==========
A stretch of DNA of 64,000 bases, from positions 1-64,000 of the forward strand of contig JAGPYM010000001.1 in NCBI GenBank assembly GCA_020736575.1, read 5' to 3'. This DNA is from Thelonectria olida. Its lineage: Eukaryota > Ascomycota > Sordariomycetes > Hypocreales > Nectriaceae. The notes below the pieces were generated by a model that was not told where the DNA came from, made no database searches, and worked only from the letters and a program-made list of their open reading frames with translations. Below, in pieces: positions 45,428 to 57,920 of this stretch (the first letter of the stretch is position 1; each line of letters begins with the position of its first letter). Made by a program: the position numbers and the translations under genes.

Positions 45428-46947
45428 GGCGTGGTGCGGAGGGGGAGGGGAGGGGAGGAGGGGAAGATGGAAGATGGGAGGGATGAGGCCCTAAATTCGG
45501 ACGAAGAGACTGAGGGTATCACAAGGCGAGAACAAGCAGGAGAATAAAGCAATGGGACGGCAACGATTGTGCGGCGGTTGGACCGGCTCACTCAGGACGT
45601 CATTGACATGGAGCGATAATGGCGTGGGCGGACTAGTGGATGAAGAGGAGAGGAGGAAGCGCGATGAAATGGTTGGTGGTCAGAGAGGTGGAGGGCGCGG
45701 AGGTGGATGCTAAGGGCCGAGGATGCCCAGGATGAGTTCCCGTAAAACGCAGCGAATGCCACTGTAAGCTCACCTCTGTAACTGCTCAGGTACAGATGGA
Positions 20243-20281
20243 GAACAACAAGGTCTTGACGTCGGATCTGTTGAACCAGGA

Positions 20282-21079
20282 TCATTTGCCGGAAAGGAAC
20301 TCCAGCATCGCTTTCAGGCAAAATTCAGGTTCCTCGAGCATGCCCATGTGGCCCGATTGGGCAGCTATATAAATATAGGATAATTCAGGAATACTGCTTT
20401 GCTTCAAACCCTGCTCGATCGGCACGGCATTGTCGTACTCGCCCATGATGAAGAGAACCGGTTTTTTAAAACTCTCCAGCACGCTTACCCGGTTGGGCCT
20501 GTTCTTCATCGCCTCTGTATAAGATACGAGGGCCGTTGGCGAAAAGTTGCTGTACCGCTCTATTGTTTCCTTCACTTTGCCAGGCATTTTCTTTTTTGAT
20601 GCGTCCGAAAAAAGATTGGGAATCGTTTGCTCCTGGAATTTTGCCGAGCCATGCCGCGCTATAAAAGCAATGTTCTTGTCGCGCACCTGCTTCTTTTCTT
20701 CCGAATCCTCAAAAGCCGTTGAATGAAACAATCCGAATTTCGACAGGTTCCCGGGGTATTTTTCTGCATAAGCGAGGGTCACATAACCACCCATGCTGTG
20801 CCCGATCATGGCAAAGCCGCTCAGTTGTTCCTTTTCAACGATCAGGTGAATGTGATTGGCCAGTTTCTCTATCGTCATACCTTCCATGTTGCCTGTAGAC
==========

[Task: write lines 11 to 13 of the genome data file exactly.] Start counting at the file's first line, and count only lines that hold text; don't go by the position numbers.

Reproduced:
20301 TCCAGCATCGCTTTCAGGCAAAATTCAGGTTCCTCGAGCATGCCCATGTGGCCCGATTGGGCAGCTATATAAATATAGGATAATTCAGGAATACTGCTTT
20401 GCTTCAAACCCTGCTCGATCGGCACGGCATTGTCGTACTCGCCCATGATGAAGAGAACCGGTTTTTTAAAACTCTCCAGCACGCTTACCCGGTTGGGCCT
20501 GTTCTTCATCGCCTCTGTATAAGATACGAGGGCCGTTGGCGAAAAGTTGCTGTACCGCTCTATTGTTTCCTTCACTTTGCCAGGCATTTTCTTTTTTGAT